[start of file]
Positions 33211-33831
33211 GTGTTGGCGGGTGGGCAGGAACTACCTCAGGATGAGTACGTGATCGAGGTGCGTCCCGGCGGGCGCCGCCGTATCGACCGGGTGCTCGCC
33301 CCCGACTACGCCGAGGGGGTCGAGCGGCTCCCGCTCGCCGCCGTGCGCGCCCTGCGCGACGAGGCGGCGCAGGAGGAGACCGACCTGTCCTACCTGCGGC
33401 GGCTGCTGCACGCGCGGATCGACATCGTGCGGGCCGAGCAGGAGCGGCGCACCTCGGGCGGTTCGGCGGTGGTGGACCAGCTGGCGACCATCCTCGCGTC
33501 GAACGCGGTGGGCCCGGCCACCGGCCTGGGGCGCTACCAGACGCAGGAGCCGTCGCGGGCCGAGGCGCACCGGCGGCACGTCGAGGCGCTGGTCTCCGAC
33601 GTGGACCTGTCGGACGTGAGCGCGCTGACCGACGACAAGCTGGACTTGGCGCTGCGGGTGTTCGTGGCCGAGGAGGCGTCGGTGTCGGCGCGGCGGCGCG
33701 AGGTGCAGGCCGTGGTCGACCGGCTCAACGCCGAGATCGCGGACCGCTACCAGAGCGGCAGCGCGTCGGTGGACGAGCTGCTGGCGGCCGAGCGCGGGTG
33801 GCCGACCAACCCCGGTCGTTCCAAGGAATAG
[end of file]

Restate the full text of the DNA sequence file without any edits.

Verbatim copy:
Positions 33211-33831
33211 GTGTTGGCGGGTGGGCAGGAACTACCTCAGGATGAGTACGTGATCGAGGTGCGTCCCGGCGGGCGCCGCCGTATCGACCGGGTGCTCGCC
33301 CCCGACTACGCCGAGGGGGTCGAGCGGCTCCCGCTCGCCGCCGTGCGCGCCCTGCGCGACGAGGCGGCGCAGGAGGAGACCGACCTGTCCTACCTGCGGC
33401 GGCTGCTGCACGCGCGGATCGACATCGTGCGGGCCGAGCAGGAGCGGCGCACCTCGGGCGGTTCGGCGGTGGTGGACCAGCTGGCGACCATCCTCGCGTC
33501 GAACGCGGTGGGCCCGGCCACCGGCCTGGGGCGCTACCAGACGCAGGAGCCGTCGCGGGCCGAGGCGCACCGGCGGCACGTCGAGGCGCTGGTCTCCGAC
33601 GTGGACCTGTCGGACGTGAGCGCGCTGACCGACGACAAGCTGGACTTGGCGCTGCGGGTGTTCGTGGCCGAGGAGGCGTCGGTGTCGGCGCGGCGGCGCG
33701 AGGTGCAGGCCGTGGTCGACCGGCTCAACGCCGAGATCGCGGACCGCTACCAGAGCGGCAGCGCGTCGGTGGACGAGCTGCTGGCGGCCGAGCGCGGGTG
33801 GCCGACCAACCCCGGTCGTTCCAAGGAATAG